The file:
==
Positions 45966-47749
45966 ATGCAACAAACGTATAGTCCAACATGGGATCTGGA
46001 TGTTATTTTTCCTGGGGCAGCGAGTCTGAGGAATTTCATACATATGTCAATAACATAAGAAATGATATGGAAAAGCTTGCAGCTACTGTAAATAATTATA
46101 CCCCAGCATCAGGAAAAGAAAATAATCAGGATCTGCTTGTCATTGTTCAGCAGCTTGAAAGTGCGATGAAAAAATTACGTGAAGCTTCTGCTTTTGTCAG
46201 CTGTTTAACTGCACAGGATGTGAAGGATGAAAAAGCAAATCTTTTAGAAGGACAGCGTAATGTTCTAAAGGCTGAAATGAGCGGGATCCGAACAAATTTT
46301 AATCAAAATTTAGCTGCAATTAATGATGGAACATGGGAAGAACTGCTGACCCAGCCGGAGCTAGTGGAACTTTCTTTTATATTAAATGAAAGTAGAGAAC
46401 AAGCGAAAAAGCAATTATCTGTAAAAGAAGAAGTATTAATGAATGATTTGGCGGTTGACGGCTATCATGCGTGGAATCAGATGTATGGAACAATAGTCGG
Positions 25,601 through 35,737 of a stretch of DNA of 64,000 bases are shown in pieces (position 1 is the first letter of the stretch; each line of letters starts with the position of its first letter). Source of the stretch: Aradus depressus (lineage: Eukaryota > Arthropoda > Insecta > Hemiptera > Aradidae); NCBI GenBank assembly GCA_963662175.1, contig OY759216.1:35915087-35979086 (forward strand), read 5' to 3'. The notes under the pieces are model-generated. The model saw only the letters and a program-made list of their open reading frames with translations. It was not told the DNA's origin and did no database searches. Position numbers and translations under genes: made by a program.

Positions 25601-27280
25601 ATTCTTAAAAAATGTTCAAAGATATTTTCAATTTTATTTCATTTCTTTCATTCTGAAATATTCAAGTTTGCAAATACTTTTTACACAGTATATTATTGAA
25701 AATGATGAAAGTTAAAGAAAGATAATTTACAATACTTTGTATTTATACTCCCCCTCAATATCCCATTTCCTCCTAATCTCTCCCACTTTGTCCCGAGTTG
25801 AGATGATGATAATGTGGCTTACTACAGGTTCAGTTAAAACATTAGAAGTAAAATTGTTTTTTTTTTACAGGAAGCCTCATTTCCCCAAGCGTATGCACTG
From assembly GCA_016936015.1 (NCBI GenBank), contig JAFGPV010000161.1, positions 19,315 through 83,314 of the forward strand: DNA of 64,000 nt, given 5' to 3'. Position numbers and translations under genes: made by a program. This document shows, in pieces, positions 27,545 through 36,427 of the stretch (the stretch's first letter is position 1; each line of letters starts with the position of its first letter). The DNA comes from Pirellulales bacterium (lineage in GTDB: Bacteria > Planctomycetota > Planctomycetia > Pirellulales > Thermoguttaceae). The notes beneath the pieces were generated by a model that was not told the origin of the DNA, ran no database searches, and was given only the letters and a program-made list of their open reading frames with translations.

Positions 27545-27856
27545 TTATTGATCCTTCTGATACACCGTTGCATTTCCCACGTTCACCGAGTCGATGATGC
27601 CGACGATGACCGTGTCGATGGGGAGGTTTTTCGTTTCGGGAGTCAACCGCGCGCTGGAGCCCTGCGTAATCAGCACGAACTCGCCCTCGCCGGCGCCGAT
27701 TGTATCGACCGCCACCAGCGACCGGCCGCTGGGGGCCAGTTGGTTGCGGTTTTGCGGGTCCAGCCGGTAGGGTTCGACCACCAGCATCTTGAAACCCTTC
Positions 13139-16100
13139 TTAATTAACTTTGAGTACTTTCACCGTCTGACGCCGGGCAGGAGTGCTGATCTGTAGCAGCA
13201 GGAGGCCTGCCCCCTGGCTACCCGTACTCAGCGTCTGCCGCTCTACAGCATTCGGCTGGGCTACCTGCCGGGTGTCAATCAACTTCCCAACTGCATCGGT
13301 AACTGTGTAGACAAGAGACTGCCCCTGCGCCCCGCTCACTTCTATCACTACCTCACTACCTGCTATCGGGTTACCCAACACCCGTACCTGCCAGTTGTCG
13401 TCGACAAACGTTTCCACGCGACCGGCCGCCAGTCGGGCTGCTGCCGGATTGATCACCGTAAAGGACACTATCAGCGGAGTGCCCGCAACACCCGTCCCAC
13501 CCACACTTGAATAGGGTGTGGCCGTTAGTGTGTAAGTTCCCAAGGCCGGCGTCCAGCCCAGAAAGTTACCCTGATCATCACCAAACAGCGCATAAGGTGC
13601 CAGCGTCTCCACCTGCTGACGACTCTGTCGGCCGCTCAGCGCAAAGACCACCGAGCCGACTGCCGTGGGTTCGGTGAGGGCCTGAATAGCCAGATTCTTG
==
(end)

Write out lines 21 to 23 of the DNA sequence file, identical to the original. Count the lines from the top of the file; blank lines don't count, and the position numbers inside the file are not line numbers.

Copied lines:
13301 AACTGTGTAGACAAGAGACTGCCCCTGCGCCCCGCTCACTTCTATCACTACCTCACTACCTGCTATCGGGTTACCCAACACCCGTACCTGCCAGTTGTCG
13401 TCGACAAACGTTTCCACGCGACCGGCCGCCAGTCGGGCTGCTGCCGGATTGATCACCGTAAAGGACACTATCAGCGGAGTGCCCGCAACACCCGTCCCAC
13501 CCACACTTGAATAGGGTGTGGCCGTTAGTGTGTAAGTTCCCAAGGCCGGCGTCCAGCCCAGAAAGTTACCCTGATCATCACCAAACAGCGCATAAGGTGC